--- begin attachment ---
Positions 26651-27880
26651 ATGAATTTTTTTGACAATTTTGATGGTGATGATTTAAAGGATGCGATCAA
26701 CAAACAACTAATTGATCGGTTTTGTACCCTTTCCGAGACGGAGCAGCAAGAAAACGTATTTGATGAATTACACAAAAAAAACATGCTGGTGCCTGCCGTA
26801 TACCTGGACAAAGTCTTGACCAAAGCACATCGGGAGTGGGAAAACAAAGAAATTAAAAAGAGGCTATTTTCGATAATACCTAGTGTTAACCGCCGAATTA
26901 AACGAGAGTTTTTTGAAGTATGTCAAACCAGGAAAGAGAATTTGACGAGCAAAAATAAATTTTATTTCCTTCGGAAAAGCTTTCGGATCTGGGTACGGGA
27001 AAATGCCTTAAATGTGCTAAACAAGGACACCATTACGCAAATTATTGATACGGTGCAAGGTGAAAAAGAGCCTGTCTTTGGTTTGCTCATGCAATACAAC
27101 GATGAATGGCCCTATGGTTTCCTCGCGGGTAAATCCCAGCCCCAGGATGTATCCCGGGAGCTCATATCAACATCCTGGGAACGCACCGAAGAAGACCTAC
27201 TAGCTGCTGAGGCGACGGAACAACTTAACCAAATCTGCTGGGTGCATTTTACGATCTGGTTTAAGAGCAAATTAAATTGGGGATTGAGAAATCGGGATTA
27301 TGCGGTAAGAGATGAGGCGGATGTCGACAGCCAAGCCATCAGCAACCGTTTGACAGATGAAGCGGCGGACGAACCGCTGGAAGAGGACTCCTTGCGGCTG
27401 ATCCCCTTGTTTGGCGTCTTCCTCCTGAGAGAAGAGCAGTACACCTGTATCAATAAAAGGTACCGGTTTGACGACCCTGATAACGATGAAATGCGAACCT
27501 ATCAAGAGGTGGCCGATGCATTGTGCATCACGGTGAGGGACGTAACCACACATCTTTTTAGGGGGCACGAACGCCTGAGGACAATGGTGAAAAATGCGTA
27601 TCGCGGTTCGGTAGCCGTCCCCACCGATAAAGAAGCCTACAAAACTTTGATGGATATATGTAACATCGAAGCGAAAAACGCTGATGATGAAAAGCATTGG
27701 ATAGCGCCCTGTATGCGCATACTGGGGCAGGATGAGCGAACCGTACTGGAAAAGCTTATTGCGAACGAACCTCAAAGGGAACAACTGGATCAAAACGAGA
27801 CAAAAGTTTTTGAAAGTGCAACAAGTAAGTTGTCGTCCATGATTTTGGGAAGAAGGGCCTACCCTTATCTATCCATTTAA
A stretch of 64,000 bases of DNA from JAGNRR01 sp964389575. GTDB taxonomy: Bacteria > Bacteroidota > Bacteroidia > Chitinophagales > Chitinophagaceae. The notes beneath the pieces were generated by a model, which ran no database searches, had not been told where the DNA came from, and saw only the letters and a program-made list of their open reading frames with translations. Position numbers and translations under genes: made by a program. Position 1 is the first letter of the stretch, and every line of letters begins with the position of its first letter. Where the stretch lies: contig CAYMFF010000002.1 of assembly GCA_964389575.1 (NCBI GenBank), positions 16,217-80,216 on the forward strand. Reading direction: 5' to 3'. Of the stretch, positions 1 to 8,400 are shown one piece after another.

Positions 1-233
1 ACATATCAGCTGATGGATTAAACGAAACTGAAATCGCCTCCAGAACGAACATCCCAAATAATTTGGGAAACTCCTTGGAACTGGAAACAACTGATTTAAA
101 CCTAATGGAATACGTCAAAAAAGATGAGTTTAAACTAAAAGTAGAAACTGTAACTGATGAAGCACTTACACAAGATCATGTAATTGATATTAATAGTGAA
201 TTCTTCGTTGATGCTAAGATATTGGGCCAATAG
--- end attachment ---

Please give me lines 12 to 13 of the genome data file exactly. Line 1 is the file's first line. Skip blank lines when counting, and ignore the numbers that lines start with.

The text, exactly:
27601 TCGCGGTTCGGTAGCCGTCCCCACCGATAAAGAAGCCTACAAAACTTTGATGGATATATGTAACATCGAAGCGAAAAACGCTGATGATGAAAAGCATTGG
27701 ATAGCGCCCTGTATGCGCATACTGGGGCAGGATGAGCGAACCGTACTGGAAAAGCTTATTGCGAACGAACCTCAAAGGGAACAACTGGATCAAAACGAGA